We have placed psychological barriers around ourselves that stop us from realizing our true financial potential. We lack the emotional maturity to confront our illiteracy head-on. While the financially literate may see all such information as an asset and something that promises gain in the future, our uneducated minds simply see it as another piece of unnecessary information that the world has thrown at us. We don’t see it as an asset. It just exists, and most probably not for us. But there is a way to change this thinking.
Frankly, everything in our lives can be put on the “List of reasons why we suck at finances” but you’ll find only one in “Why we wanna learn finance, investing and saving”. Because it is what we know is good for us, right? Even after being discouraged from a young age, being repeatedly told to be wary of schemes that make too much money, and being taught to have a low tolerance for risk and a high appetite for FDs, we still often find ourselves wondering how to manage money, invest it, save it, and whatnot.
But at the end of the day, we’ll have to realize that it’s all a game in our heads. It’s how we’re controlling our emotions, our impulses, and our actions, because financial literacy has less to do with what we know and more with how we deal with our lives. If you don’t have a firm grasp over yourself, then my friend, you’re losing this fight. And if you do, then all you gotta do is learn a few nuances and you’ll be making money, not just saving or managing it.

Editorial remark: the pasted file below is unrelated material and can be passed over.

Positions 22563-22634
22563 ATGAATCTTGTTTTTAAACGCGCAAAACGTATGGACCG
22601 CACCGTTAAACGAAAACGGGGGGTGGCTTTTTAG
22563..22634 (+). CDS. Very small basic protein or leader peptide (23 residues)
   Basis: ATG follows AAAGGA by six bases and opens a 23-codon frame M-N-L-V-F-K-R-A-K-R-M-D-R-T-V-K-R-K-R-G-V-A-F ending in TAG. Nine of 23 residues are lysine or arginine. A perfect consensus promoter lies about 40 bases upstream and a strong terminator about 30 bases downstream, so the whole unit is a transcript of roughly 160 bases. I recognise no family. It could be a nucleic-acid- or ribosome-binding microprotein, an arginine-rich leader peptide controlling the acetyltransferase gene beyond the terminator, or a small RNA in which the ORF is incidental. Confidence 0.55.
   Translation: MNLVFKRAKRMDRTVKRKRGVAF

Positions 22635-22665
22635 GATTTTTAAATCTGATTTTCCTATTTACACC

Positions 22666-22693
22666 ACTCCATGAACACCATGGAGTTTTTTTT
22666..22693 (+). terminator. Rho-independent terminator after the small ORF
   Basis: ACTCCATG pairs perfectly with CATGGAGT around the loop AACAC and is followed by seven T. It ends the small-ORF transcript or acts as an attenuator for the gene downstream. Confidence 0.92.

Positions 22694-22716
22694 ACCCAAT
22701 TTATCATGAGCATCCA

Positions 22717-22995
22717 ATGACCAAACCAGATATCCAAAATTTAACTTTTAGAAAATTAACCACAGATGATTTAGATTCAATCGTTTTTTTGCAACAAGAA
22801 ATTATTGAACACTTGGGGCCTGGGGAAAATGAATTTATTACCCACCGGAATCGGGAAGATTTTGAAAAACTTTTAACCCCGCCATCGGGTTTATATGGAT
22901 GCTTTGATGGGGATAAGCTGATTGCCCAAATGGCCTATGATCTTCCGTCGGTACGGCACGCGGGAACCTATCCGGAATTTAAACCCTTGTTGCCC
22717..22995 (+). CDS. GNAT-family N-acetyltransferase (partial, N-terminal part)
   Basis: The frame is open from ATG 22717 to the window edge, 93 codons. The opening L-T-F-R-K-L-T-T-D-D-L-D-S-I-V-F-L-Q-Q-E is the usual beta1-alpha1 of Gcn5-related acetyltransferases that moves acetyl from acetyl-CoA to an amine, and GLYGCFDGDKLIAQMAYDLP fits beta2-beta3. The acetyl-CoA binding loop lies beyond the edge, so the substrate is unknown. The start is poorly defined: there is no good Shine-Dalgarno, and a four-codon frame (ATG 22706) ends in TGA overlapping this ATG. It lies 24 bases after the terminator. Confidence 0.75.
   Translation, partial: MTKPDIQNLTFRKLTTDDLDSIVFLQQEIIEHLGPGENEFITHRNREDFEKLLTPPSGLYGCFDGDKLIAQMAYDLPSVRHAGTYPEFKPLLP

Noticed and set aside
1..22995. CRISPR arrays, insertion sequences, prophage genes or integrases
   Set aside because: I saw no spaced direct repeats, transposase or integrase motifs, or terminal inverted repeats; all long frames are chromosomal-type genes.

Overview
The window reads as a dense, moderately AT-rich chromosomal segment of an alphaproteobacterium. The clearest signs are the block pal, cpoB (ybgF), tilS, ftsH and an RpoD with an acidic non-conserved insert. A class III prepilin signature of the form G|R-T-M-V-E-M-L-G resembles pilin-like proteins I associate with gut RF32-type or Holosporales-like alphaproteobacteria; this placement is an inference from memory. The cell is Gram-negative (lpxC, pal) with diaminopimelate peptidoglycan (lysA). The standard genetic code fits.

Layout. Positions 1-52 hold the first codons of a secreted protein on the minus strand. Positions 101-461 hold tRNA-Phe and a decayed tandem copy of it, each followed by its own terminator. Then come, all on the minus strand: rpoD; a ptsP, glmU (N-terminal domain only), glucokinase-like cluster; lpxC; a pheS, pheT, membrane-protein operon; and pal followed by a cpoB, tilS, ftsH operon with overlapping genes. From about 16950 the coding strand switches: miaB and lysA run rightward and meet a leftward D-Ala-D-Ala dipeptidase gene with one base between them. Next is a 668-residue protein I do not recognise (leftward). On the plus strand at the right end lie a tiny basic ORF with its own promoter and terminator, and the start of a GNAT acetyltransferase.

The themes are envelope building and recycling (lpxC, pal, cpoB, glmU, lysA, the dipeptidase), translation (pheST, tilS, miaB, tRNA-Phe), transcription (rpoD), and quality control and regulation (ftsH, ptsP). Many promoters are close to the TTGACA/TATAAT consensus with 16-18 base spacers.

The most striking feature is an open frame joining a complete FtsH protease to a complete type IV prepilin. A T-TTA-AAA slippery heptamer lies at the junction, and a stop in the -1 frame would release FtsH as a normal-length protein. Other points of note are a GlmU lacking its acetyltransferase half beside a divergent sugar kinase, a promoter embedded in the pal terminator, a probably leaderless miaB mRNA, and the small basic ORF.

Well, it wouldn’t be much of a financial blog if it doesn’t explain how exactly you can work upon yourself and learn about finances and investing. So, here is how you go about it:
- For starters, take a long deep breath and start knowing yourself more. Make a list of all your money habits, your spending habits, your limited investing knowledge, and how grossly inadequate it is to manage your finances, even if you really were to achieve your dream job with a fat paycheck.
- Take out time and invest it in reading. You never know when even reading a cliché book like “Rich Dad, Poor Dad”, which is so over-read by the masses by now that it’s almost mainstream media, can affect your life and your thinking process. Most importantly it will keep you motivated long enough to make financial awareness a habit. And books do teach stuff, you’ll always carry a piece of a book in your soul.
- Start keeping up to date: if you are to start investing, the second best thing you can do is to start keeping up with the day-to-day activities of the world. You’ll realize that it helps you in the long run. You’re literally collecting experience and knowledge when you read newspapers or magazines. Yes, it’s the second best thing, the first still remains not investing emotionally like a stupid fool.
- We live in the digital age now, you don’t need to stand in a queue and face the shoulder-rubbing of the 1900s to gain firsthand experience of the stock market and securities. Now, you can just install a few apps which give you the live firsthand experience. You don’t even have to spend actual money while using mock stock apps, nor do you have to pay any amount to learn about stock market basic or advanced skills.
- And if all the above fail, then take a financial literacy course like normal non-self-dependent people do and learn the skills in the classroom. If you don’t gain the emotional quotient for investing, you’ll definitely gain the intelligence quotient for it.